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Re: Trigger on Postgres for tables syncronization

From: Jeff Davis <jdavis-pgsql(at)empires(dot)org>
To: Pierre-Frédéric Caillaud <lists(at)boutiquenumerique(dot)com>
Cc: Postgres General Milis <pgsql-general(at)postgresql(dot)org>
Subject: Re: Trigger on Postgres for tables syncronization
Date: 2004-07-28 19:06:38
Message-ID: 1091041598.4431.72.camel@jeff (view raw, whole thread or download thread mbox)
Lists: pgsql-general
On Wed, 2004-07-28 at 03:57, Pierre-Frédéric Caillaud wrote:
> 	I'm a postgresql newcomer so correct me if I'm wrong... I also want to  
> ask another question.
> 	I would have done this with a view, too, because it's very simple to do  
> in Postgresql. You can also add some rules (or triggers ?) so that an  
> insert attempt in appointment0 or appointment1 (which would normally fail)  
> would be rewritten as an insert into appointment with the 'done' value set  
> accordingly.

That's correct. A rule is what you're looking for in order to insert
into a view.

> 	Now, I've been facing a related problem with tracking user sessions for a  
> web app. I want to use a table to store user sessions, both active  
> sessions and expired sessions for archiving. I also wanted it to look like  
> two different tables. I could have created one table with two views  
> (online and archived), or two tables.
> 	In the end I went with two tables because the online session table is  
> read and updated very often, so it better be small and fit in the cache,  
> while the archive table will probably be huge and not used often. So to  
> keep better locality of reference I used two tables, and I created  
> functions to create sessions, update a session to push its timeout value a  
> bit in the future, and close a session. These functions detect timed-out  
> sessions in the "online" table and move them to the "archive" table. I  
> also have a cleanup function which moves expired sessions to the archive  
> table and which will be called by a cron.
> 	Advantages of this approach :
> 	- There can be only one session for a given user in the "online" table,  
> which makes finding the session fast (userid = primary key).
> 	- The online table has only one index for faster updating, this is the  
> primary key on userid.
> 	Drawbacks :
> 	- Much more complex than a view based approach.
> 	Question : how huge is huge, ie. how much records do I need to have in  
> the archive to make the two tables approach worth it ? It is much more  
> complex.

First off, you're on the right track. It's logically one table, but it
may be better to have it stored seperately. Note that you will still
have locality of reference even if it's one big table, since recently
added records will be close to the end of the table, and old records
will be at the beginning (this isn't guaranteed, but it's true in
general). Two tables will help with caching, however, since you should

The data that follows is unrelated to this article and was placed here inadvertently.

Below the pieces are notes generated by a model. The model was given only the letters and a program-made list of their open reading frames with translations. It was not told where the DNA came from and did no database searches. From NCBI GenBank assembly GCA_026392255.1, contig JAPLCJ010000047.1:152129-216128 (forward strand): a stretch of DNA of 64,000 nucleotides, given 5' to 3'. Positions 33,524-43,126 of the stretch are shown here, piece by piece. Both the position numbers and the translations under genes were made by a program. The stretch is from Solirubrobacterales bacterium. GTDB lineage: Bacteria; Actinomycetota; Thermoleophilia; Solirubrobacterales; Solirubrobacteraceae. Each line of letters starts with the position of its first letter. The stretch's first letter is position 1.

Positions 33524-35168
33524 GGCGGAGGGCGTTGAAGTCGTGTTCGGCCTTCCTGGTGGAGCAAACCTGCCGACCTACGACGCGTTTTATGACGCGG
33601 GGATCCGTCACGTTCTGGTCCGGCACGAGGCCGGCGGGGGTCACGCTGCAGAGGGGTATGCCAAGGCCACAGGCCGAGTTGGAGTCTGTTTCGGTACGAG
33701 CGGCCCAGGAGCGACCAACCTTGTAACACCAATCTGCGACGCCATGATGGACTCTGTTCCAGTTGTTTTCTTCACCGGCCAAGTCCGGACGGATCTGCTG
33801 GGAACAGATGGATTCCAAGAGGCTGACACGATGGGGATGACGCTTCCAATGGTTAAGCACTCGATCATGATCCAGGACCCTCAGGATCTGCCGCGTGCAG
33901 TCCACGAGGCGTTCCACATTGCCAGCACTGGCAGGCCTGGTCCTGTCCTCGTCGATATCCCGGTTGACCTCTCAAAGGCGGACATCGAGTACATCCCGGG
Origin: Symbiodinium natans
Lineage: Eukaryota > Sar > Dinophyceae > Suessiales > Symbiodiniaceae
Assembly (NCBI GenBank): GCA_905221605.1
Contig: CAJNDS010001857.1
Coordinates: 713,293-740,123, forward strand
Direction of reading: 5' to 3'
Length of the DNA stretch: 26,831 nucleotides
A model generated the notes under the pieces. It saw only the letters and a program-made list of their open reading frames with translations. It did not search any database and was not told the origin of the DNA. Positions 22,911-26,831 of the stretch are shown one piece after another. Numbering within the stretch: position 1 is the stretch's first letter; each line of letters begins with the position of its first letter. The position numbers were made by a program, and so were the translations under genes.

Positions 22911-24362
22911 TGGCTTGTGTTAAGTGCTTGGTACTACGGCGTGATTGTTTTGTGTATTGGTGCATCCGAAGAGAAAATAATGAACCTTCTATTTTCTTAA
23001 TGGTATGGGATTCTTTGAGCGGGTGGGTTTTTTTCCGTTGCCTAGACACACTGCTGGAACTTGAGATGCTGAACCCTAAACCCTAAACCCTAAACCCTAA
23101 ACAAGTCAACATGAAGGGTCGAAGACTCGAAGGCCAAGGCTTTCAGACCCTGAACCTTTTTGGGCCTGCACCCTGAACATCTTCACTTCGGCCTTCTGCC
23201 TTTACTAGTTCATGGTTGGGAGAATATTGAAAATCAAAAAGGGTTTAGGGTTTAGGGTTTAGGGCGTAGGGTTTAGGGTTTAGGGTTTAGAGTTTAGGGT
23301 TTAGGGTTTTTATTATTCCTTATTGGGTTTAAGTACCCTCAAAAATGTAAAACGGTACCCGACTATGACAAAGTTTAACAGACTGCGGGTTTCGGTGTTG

be able to keep the small table in the cache. Caching is the main
benefit, since over time, most of the records in the big archive table
can be safely ignored under normal operation (until you want to look at
the archive) and will never pollute the cache.

Here's what I'd use to determine whether the session table is big enough
to warrant two tables:
(1) Create an index on the session id field that you select on. I assume
here that you do a simple select from the session table like "SELECT *
FROM session WHERE session_id=1234567890".
(2) "VACUUM ANALYZE session" the table to make sure the planner has
up-to-date and accurate information on which it can base it's plan.
(3) Explain your query like "EXPLAIN ANALYZE SELECT * FROM session WHERE
(4) If it does a sequential scan, that means the table is small enough
to get the entire table in few disk reads. If it does an index scan,
that means there are enough records to warrant several reads from
different parts of the disk to avoid reading the entire table: one or
more reads for the index and then one read for the page containing the
record. So, in short, seq scan means you have a small table and nothing
much to gain by seperating the tables. An index scan means the table is
big, and you may have something to gain by seperating it into two
tables. Here you basically used the query planner to tell you whether
it's too big or not.

Now, there are a couple other considerations that you might have to
answer for yourself.
(1) how often do you move expired sessions to the session_archive table?
(2) how often do you vacuum the session table?
(3) do you want an all_sessions view like "CREATE VIEW all_sessions AS
SELECT * FROM session UNION SELECT * FROM session_archive"?

Keep in mind the extra cpu and disk activity from constantly moving the
records to archive, and constantly vacuuming. How often you do those
things probably requires some real-world testing.

	Jeff Davis 

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